revenue was not, however, proportionate to tbe increase of the duties, which was attribute il by Dr. Davenant to improper management, but probably arose, in part at least, from the increased temptation to evade the duties.

Various additions to the original duties were made at subsequent periods, and the excise being extended to candles, soap, starch, hides, and other articles, it became one of the most productive branches of the public revenue; the gross produce, in the year 1732, being 2,964,6171. -About this time Sir Robert Walpole, who was of opinion that taxes on consumable commodities, to which every citizen contributes in proportion to his consumption, and which + being included in the price of the commodity are insensibly paid, constituted the most eligible mode of raising the revenue necessary for the public service ; formed a project for the gradual abolition not only of the taxes' on land, houses, and. windows, but likewise the customs, by the substitution of productive excise duties. He was influenced in the formation of this scheme by a knowledge of the gross and shameless frauds then daily practised in the collection of the customs; and which, from the very nature of those frauds, and the extreme facility of committing them, he had no hope to remedy: he thought, therefore, that to convert the greater part of tbe customs into duties of excise, would be equally advantageous to government and to the fair trader; and that the excise laws might be so ameliorated that, notwithstanding the odium generally attached to them as oppressive and arbitrary, no just ground of complaint should remain. With a view, therefore, to the execution of this plan, he obtained a revival of the salt duties, which had been repealed some years before; but upon proposing, in the following year, to transfer the duties on wine and tobacco to the excise, so much clamour was raised against the measure that the minister, after some perseverance, thought it prudent to relinquish this favorite project The defeat of this scheme was celebrated by general rejoicings, as a deliverance from the greatest political danger: had it succeeded, between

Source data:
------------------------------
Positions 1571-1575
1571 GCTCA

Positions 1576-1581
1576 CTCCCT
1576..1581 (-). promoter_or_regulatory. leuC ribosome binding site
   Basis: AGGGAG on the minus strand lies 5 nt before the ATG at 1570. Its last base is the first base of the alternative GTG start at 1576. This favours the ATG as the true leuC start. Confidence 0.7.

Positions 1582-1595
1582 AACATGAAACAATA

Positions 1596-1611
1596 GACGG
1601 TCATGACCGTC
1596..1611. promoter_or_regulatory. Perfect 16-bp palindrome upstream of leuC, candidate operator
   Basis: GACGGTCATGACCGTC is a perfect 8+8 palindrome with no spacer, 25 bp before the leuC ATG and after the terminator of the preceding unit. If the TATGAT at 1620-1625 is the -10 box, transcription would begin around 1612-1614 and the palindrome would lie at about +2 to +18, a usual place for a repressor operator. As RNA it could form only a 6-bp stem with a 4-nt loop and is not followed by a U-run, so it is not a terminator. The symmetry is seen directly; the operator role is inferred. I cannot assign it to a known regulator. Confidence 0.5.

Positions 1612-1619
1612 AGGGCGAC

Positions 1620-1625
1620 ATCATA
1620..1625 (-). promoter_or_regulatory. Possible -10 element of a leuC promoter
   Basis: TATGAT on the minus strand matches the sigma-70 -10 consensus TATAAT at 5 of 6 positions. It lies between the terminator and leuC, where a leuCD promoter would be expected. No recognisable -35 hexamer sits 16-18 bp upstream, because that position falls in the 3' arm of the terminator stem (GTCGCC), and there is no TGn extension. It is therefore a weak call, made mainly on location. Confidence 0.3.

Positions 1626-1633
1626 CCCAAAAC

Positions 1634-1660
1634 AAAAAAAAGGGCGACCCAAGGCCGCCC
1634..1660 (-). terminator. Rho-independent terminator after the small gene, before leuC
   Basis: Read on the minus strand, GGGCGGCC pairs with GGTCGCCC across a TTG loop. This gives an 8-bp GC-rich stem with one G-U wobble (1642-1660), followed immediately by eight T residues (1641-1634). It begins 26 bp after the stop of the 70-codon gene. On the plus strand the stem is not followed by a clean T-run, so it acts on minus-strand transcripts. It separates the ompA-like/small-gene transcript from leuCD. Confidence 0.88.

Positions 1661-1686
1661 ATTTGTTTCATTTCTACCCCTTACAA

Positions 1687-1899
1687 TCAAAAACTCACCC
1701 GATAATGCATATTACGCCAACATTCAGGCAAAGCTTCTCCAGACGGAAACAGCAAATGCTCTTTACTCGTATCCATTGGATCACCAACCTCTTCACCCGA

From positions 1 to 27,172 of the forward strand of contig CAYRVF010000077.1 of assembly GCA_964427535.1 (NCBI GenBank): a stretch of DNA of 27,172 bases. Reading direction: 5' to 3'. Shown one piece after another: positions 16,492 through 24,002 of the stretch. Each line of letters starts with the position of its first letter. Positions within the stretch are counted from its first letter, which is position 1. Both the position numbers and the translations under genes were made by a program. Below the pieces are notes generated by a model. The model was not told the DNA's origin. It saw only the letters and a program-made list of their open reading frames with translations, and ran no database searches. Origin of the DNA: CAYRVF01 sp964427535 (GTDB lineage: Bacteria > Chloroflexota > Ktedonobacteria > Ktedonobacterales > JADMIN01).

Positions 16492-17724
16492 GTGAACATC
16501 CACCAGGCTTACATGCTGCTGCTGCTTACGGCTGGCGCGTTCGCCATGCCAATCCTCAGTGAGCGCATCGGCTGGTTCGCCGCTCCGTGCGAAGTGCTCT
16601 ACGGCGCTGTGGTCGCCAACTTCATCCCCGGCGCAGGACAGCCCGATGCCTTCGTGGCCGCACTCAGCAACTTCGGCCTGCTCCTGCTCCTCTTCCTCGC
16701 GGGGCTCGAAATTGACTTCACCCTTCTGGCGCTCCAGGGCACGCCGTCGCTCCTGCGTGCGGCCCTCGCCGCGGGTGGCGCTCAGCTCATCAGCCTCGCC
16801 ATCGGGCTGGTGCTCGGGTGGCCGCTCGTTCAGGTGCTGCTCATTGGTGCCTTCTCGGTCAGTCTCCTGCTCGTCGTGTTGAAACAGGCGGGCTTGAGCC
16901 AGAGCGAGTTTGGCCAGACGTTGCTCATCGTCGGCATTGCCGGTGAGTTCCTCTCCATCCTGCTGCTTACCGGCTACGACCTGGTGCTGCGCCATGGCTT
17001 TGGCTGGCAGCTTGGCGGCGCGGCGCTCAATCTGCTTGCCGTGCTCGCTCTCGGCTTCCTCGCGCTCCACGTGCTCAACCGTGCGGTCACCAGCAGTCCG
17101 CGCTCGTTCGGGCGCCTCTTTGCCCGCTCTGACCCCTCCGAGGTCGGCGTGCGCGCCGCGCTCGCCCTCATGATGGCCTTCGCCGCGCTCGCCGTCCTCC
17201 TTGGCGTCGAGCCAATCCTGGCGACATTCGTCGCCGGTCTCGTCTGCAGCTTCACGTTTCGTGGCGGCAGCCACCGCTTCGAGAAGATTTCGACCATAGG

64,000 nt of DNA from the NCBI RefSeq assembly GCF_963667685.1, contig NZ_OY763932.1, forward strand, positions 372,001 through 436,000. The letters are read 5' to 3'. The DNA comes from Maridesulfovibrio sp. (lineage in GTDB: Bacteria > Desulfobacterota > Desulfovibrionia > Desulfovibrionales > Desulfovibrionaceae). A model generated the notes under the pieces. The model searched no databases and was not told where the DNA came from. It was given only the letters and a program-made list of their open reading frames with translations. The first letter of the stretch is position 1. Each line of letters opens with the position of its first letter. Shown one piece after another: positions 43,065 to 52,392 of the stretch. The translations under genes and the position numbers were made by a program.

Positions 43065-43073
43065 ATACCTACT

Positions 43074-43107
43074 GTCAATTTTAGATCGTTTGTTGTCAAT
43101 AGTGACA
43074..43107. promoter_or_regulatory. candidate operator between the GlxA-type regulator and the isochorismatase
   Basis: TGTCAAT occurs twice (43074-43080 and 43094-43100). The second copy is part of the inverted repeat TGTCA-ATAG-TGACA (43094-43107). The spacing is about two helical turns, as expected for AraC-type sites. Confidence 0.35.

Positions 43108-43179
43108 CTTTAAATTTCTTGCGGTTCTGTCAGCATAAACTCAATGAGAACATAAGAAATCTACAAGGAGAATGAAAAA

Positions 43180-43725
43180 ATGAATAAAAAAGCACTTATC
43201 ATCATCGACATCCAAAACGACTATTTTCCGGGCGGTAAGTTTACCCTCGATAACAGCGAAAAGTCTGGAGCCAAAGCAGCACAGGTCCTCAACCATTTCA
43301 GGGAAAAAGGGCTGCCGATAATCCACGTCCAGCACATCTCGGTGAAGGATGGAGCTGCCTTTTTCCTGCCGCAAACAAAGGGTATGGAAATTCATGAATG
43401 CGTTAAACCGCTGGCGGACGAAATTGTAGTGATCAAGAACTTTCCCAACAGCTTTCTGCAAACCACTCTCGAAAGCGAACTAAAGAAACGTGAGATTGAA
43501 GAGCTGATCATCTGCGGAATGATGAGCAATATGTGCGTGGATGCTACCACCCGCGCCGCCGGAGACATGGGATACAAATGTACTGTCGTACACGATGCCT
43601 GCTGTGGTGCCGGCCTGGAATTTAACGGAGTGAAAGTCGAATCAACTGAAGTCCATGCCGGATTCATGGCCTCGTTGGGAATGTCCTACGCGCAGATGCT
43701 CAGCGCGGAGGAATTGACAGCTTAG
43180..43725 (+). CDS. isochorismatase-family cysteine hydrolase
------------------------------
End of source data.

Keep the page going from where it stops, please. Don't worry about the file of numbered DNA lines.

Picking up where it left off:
four and five millions a year would have been raised under the excise system, in addition to the excise duties then subsisting: by the various duties which at different times have been since imposed, upwards of fifteen millions a year is now raised under the excise, in addition to the amount of this branch of the revenue at the above period.

The several commodities now subject to excise duties are ale and beer, cyder, perry, mead, British and foreign spirits, wine, vinegar, verjuiee, malt, hops, salt, soap, starch, candles, coffee, tea, tobacco and snuff, bricks and tiles, glass, bides and skins, paper, printed goods, and wire. The various rates of duty which had been imposed at different times were consolidated in the year 1787, when other regulations were also adopted, by which the produce of the revenue was augmented, and the expense of collecting it materially reduced, as appears from the rate per cent, which the expenses of management amounted to in the following years:

Years. Gross Receipt. Rate per cent.

£. £. >. d.

1789 8,418,611 5 10 0

1790 9,054,850 5 11 0

1791 9,808,908 5 0 4

1792 10,113,867. 4 19 10

1793 9,412,487 5 5 T

1794 9,964,293 5 0 4

1795.........10,866,170 4 13 11

1796 ^0,960,425 4 12 1

The additional duties which the progress of the public expenditure has. rendered it necessary to impose, have greatly increased the produce, of the excise, and rendered it the most important branch of the public revenue. The duties which it comprehends are divided into the permanent consolidated duties, the temporary war taxes, and the annual duties; the latter consist of the old annual malt duty, and of an additional malt duty, which with some duties on tobacco and snuff, and some custom duties, have, since the project for selling the land tax, been granted annually in lieu thereof.

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The balance of cash at the commence- several commodities, annual payments to

nent of the year being 27,790*. 3«. Sjd. the officers of the late wine licence office

added to the above sum, makes the total and of the old salt duties, and pensions

to be accounted for 23,442,586/. 9«. Ltd. granted by patent out of the excise while it

This amount is subject to various deduc- formed part of the hereditary revenue of

tions, consisting principally of the expenses the crown. The amount of these payments